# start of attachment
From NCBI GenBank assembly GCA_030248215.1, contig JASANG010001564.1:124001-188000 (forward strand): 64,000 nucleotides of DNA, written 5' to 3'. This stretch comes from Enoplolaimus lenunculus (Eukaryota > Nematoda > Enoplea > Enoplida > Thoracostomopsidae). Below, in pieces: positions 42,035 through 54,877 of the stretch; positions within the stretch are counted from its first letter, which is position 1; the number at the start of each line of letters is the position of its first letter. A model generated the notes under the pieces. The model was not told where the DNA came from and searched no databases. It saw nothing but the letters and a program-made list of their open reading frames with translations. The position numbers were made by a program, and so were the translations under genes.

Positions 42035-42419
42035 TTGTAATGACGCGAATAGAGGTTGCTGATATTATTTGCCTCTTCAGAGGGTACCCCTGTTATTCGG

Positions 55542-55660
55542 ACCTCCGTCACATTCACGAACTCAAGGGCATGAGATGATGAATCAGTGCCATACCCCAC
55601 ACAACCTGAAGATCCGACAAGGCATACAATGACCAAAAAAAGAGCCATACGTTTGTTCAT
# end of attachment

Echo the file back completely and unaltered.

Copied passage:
From NCBI GenBank assembly GCA_030248215.1, contig JASANG010001564.1:124001-188000 (forward strand): 64,000 nucleotides of DNA, written 5' to 3'. This stretch comes from Enoplolaimus lenunculus (Eukaryota > Nematoda > Enoplea > Enoplida > Thoracostomopsidae). Below, in pieces: positions 42,035 through 54,877 of the stretch; positions within the stretch are counted from its first letter, which is position 1; the number at the start of each line of letters is the position of its first letter. A model generated the notes under the pieces. The model was not told where the DNA came from and searched no databases. It saw nothing but the letters and a program-made list of their open reading frames with translations. The position numbers were made by a program, and so were the translations under genes.

Positions 42035-42419
42035 TTGTAATGACGCGAATAGAGGTTGCTGATATTATTTGCCTCTTCAGAGGGTACCCCTGTTATTCGG

Positions 55542-55660
55542 ACCTCCGTCACATTCACGAACTCAAGGGCATGAGATGATGAATCAGTGCCATACCCCAC
55601 ACAACCTGAAGATCCGACAAGGCATACAATGACCAAAAAAAGAGCCATACGTTTGTTCAT